Penn (PENN, Financial) declined 28.3% in the quarter and penalized performance by 71 bps. This was due to investor concerns that a potential recession would result in a slowdown or decline in growth. The company has seen no material change to its visitation or spending levels, and its earnings remain strong. Penn is generating strong cash flow to more than offset investments in its digital growth opportunity. It is using excess cash to buy back its stock. Penn is well positioned to weather a slowdown or recession and, if one does occur, the company should still generate revenue and EBITDA above pre-pandemic levels. Management continues to use its excess cash for share repurchases and debt reduction as well as continuing investments in its digital businesses. We think the $50 million of losses this year from its digital business is modest in relation to Penn’s $1 billion of casino EBITDA. The losses from its digital business represent customer acquisition costs incurred as additional states legalize online gambling. Since it is far less expensive to retain existing customers than to acquire new ones, we expect marketing costs to decline as Penn builds its customer base. Penn’s core bricks and mortar casino business remains strong, and the company has a healthy regional casino business and a strong balance sheet to fund its digital losses.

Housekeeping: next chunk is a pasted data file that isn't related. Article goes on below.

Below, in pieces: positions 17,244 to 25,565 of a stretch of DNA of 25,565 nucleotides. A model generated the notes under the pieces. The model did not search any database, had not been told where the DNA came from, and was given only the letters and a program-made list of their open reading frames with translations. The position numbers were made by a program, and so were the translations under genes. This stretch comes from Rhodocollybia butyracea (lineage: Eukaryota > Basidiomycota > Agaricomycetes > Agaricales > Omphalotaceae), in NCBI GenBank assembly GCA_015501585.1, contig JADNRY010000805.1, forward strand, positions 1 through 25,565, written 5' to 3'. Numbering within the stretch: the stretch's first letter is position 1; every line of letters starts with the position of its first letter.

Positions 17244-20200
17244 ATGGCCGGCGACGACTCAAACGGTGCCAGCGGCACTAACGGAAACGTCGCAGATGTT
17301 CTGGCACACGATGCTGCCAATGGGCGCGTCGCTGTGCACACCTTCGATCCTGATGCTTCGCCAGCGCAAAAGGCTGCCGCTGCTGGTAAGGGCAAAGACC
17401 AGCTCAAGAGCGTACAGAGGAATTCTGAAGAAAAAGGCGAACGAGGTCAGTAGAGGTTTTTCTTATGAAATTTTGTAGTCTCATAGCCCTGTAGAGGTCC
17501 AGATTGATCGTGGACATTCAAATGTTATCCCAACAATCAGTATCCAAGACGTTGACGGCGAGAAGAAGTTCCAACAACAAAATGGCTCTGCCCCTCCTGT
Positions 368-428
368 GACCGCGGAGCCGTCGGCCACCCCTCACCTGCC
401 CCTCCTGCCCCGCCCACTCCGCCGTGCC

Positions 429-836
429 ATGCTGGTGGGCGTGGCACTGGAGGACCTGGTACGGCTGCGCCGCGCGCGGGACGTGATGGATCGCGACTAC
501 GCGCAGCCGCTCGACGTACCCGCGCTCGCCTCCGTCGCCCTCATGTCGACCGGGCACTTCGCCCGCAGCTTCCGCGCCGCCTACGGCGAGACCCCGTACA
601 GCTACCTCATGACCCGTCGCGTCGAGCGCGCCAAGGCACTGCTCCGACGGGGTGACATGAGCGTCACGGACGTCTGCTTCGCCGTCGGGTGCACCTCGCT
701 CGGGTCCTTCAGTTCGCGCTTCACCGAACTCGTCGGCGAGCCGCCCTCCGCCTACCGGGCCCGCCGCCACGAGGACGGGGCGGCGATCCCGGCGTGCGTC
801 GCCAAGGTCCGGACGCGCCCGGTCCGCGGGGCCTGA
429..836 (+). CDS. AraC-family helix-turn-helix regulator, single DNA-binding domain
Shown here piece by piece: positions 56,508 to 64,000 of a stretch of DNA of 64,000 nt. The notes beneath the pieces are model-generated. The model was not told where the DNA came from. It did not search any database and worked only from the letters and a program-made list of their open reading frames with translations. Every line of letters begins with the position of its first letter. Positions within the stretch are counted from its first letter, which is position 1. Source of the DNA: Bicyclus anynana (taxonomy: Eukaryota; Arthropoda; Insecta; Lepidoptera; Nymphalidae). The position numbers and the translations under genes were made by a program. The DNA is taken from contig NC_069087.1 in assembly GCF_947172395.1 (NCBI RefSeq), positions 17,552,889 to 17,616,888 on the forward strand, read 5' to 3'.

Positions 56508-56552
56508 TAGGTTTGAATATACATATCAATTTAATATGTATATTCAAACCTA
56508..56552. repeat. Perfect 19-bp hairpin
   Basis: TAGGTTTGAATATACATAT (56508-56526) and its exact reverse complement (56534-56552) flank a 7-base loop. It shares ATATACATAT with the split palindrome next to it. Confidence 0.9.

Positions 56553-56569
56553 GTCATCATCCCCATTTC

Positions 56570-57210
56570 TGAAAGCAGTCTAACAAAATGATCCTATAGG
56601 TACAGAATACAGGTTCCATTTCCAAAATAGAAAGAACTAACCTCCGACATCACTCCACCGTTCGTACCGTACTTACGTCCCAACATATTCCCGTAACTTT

From Ron Baron (Trades, Portfolio)'s Baron Focused Growth Fund second-quarter 2022 letter.